The bank’s announcement prompted the yuan exchange rate to tumble against the US dollar. As of 8:15am GMT on Tuesday, the yuan (renminbi) was trading at 6.33 to the dollar, 1.9 percent lower than Monday.
Over the weekend, Beijing said July exports dropped 8.3 percent, compared to a year before. The weaker the yuan, the bigger revenues exporters get from their foreign sales.
The tough move may also indicate that Beijing is allowing the market more freedom to determine the yuan rate.
“The People’s Bank of China has astutely combined a move to weaken the yuan with a shift to a more market-determined exchange rate,” Eswar Prasad, a Cornell University professor and former China representative of the IMF told the Wall Street Journal.
Becky Liu, a Hong Kong-based senior strategist for Standard Chartered, said the bank’s move was “big… and bolder” than predicted.
“The new fixing will be quoted based on the previous day’s closing, which is a real market level. The band will become the real band. This is a big step, and bolder than we expected,” she told Bloomberg News.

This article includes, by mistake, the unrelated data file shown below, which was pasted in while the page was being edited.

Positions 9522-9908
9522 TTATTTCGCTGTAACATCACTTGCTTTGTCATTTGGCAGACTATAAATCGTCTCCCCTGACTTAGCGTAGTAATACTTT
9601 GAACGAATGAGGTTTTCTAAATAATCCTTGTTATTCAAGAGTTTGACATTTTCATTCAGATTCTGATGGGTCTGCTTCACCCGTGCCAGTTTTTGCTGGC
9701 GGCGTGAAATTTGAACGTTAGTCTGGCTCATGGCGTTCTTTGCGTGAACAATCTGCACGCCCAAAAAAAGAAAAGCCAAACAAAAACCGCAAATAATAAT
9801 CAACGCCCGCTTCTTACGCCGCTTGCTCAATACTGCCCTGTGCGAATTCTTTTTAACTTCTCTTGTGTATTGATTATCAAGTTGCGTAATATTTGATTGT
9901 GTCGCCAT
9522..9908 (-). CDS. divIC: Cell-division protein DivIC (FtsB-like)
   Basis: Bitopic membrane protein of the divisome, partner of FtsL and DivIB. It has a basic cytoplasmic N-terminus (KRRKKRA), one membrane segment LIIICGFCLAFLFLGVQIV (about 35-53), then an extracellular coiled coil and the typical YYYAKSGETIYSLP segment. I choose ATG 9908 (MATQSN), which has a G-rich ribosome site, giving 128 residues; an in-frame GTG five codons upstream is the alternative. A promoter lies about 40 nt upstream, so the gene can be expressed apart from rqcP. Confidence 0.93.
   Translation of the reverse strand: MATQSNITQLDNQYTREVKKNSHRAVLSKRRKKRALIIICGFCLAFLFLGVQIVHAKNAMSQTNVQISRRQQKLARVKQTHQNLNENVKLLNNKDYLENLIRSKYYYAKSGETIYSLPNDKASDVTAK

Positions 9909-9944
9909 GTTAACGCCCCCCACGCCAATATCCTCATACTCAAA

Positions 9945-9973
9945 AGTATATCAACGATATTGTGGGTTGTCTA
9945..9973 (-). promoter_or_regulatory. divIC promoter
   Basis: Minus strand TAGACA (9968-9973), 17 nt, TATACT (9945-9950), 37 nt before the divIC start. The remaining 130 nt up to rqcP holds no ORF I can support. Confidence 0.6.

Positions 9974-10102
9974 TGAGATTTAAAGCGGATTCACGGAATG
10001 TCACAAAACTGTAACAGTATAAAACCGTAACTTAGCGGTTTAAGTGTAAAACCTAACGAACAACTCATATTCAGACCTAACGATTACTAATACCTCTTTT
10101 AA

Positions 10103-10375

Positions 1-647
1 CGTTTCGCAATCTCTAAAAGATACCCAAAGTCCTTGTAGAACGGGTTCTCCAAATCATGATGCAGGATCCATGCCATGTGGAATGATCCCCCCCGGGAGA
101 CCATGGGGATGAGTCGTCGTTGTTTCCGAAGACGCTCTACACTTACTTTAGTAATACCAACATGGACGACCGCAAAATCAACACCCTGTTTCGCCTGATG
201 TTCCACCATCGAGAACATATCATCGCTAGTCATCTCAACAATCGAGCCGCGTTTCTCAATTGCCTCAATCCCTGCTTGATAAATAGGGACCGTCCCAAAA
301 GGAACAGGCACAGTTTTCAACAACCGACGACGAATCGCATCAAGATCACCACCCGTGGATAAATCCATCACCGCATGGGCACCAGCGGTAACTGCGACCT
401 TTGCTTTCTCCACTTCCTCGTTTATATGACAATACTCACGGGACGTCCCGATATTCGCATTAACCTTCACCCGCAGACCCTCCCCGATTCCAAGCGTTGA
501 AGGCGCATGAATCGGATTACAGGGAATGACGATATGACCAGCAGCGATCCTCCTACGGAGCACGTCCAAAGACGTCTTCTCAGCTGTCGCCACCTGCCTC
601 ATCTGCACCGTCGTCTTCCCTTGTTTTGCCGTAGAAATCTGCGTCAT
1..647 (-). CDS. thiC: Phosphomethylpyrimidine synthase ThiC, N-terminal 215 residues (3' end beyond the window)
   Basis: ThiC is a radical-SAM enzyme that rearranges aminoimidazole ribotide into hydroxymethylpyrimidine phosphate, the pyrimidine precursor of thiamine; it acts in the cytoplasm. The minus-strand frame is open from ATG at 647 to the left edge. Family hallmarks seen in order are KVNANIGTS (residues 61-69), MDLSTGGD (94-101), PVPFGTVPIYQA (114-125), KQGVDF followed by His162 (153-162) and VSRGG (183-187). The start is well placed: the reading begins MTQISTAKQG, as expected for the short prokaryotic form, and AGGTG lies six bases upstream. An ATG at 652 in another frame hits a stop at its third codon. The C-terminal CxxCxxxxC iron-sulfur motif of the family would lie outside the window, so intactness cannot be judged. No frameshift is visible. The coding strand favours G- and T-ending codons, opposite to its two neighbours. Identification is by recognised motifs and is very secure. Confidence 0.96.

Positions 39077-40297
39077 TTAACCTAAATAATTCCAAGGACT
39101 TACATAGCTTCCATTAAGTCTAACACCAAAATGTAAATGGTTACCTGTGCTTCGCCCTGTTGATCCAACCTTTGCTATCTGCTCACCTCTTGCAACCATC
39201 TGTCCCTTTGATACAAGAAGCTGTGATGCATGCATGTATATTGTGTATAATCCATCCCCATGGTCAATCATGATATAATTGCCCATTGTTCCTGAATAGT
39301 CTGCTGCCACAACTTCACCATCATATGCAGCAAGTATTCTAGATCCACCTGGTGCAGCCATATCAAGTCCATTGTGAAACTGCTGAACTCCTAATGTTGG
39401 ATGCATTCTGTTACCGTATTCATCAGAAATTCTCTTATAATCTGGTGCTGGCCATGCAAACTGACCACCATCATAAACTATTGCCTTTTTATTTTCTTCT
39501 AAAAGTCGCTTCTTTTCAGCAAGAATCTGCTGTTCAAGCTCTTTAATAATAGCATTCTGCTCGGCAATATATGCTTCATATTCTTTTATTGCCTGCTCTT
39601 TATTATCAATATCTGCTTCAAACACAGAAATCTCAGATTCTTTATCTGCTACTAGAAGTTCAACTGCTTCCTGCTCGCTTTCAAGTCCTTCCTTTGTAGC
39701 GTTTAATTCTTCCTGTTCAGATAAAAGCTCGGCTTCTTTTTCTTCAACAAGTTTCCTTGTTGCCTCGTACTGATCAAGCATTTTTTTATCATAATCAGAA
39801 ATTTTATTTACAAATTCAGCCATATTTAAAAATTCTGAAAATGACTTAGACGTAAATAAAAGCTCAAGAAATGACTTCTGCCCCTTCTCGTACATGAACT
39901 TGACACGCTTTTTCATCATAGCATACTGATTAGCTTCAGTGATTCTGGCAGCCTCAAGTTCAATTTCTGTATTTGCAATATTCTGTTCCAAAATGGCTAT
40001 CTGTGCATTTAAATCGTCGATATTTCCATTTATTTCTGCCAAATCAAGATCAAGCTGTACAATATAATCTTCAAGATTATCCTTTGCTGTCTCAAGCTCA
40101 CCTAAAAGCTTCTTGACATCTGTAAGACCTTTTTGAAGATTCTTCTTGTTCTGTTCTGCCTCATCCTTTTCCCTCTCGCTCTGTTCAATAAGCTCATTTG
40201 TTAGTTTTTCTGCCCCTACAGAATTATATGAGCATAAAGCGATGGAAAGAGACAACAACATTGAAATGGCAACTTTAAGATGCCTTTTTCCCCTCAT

Tuesday’s devaluation comes a decade after Beijing’s key decision to replace the hard peg against the US dollar by a link to a basket of currencies. The exchange rate was simultaneously set within a band of around 8.11 to the US dollar, marking a 2.1 percent move from an 8.28 yuan exchange rate in place before 2005. In those 10 years, the yuan has risen 33 percent, becoming one of the world’s most-traded currencies, while Beijing has staked out its position as the world’s second-biggest economy.
The adjustment could complicate Beijing’s goal of making the yuan the world’s leading currency. On the other hand, becoming more market-oriented is a solid step towards greater openness.